Additionally, the lab investigates strategies for preventing T1D through "negative vaccination," using specific antigens along with agents that disrupt immune cell metabolic switch to induce self-tolerance and protect beta cells. They target metabolic pathways to suppress autoimmune responses in T1D.
The lab also explores endoplasmic reticulum stress (ER-stress) in beta cells and its role in generating post translationally modified (PTM) antigens or neo-epitopes that facilitate the break in self-tolerance in autoimmune mediated type 1 diabetes. The lab also assess the role of inflammation in non-alcoholic fatty liver disease (NAFL) and nonalcoholic steatohepatitis (NASH) related to type 2 diabetes.
Furthermore, the lab is committed to mentoring and teaching the next generation of scientists, emphasizing the importance of knowledge sharing and supporting underrepresented groups in research.
Dr. Saeed’s areas of interest include studying the interplay between the exocrine and endocrine pancreas and how the gut is involved in the pathophysiology of diabetes. In collaboration with the Division of Gastroenterology and Hepatology, she is actively participating in several NIH funded and industry sponsored studies and clinical trials. These include studies investigating the incidence of pancreatic cancer in adults with new onset diabetes, identifying markers that differentiate pancreatogenic diabetes from Type 2 diabetes, and looking at the incidence of different etiologies of diabetes including Type 1 diabetes occurring after acute pancreatitis. She is also the site Co-Principal Investigator for REVITA-T2Di, which is an industry funded clinical trial evaluating the efficacy and safety of duodenal mucosal resurfacing in subjects with Type 2 diabetes on insulin therapy. She is working alongside Dr. Evans-Molina in the NIH sponsored The Rare and Atypical Diabetes Network (RADIANT) study which aims to discover and define rare and atypical diabetes. Besides diabetes, her other major interest is in medical education and she is working on scholarly projects aimed at increasing the use of bedside teaching in clinical settings.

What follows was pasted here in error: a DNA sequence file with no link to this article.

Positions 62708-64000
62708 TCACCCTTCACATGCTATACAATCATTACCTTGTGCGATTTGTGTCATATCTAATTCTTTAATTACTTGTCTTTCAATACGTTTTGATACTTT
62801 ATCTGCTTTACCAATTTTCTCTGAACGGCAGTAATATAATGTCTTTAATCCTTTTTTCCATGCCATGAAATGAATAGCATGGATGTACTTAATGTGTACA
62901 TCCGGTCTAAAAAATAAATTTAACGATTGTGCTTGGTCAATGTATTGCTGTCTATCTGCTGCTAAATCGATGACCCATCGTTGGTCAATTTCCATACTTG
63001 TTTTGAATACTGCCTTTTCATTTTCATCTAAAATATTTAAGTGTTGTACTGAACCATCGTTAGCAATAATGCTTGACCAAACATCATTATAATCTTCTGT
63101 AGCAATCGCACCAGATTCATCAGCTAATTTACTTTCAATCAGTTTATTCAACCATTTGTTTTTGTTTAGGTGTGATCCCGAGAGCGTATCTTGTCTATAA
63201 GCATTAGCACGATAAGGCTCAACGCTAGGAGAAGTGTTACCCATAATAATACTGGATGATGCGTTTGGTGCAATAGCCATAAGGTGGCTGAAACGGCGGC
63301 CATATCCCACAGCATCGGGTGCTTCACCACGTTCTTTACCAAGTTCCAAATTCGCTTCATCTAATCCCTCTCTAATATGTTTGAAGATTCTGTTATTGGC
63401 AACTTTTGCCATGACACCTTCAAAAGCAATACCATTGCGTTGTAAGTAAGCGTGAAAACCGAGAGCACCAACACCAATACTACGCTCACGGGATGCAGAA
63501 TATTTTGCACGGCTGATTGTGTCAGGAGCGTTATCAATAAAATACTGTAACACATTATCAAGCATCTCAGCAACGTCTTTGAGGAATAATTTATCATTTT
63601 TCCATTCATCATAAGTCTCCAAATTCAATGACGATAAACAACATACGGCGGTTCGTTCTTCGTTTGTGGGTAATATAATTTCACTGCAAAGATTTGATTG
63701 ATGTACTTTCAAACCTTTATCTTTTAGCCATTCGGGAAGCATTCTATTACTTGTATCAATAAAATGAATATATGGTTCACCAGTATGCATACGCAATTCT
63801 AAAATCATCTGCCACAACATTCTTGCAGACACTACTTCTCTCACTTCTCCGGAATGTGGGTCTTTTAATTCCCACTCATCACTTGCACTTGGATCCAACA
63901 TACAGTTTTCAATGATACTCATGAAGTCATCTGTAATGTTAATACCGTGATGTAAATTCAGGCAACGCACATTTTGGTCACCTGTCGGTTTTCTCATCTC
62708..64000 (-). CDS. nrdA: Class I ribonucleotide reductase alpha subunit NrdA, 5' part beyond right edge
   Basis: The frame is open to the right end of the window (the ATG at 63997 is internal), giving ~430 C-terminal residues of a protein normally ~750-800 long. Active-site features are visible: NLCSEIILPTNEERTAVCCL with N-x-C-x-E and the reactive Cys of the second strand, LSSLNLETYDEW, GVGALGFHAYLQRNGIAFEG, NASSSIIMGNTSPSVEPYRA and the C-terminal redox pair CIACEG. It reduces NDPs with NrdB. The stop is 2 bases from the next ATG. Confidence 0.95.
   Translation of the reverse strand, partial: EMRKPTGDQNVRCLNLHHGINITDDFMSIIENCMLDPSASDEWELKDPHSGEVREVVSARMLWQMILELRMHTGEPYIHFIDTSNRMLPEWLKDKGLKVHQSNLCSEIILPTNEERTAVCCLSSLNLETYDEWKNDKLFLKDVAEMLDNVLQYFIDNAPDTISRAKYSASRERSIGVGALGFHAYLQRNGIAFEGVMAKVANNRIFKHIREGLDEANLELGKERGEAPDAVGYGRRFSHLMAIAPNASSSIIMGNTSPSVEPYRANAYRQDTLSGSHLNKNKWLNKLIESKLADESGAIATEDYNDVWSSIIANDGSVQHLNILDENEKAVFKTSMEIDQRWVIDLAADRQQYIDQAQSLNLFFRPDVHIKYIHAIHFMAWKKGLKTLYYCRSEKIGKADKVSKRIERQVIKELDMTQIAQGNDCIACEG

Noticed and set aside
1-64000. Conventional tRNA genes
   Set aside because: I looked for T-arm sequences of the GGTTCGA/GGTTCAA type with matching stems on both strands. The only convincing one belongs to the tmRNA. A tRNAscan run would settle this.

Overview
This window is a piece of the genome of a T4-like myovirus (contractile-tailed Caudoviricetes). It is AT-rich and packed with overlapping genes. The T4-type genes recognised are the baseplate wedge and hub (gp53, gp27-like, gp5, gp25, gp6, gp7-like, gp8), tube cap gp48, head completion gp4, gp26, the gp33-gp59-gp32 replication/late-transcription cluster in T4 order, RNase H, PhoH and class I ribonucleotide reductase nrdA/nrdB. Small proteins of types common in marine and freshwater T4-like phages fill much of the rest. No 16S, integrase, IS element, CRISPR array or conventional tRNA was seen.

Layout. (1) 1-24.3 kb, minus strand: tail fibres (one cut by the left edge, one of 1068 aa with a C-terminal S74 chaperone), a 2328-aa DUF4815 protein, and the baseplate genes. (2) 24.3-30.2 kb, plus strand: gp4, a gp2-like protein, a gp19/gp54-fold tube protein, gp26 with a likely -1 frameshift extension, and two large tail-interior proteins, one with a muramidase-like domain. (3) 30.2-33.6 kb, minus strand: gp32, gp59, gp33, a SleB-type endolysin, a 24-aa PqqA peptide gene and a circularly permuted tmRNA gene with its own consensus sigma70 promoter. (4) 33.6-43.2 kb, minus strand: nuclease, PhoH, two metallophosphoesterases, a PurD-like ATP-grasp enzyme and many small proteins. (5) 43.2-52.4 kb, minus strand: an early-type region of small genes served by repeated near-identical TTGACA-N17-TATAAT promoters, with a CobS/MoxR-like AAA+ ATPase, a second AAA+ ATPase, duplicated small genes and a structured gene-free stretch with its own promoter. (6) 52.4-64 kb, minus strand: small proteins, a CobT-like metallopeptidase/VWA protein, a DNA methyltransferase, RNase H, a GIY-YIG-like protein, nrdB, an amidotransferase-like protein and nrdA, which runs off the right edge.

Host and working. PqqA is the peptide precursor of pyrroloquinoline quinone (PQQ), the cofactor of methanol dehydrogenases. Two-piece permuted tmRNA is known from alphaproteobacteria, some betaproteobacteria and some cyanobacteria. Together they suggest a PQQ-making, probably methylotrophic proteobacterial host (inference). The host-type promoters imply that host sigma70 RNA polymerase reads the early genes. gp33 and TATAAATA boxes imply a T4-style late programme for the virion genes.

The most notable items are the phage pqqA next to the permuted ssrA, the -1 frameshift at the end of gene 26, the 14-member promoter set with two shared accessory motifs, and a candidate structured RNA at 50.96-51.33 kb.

Dr. Templin’s research focuses on understanding the relationship between islet immune responses and beta cell dysfunction and death in the setting of both major forms of diabetes. Emphasis is placed on the concept that beta cell intrinsic properties are drivers of islet inflammation and immune responses, and together these promote a system of beta cell dysfunction and loss leading to diabetes. The Templin Lab investigates underappreciated mechanisms of inflammatory, lytic beta cell death and whether such forms of death can drive islet inflammation and further promote beta cell loss in diabetes. The Templin Lab also interrogates molecular mechanisms that underly amyloid-induced islet inflammation and beta cell loss in type 2 diabetes. These lines of research utilize in vitro models of beta cell death and in vivo models of islet amyloid formation, islet inflammation and beta cell loss to examine whether beta cells themselves promote islet inflammation in diabetes. Through this work, the Templin Lab aims to advance our understanding of beta cell loss in diabetes and improve the health of individuals afflicted with diabetes.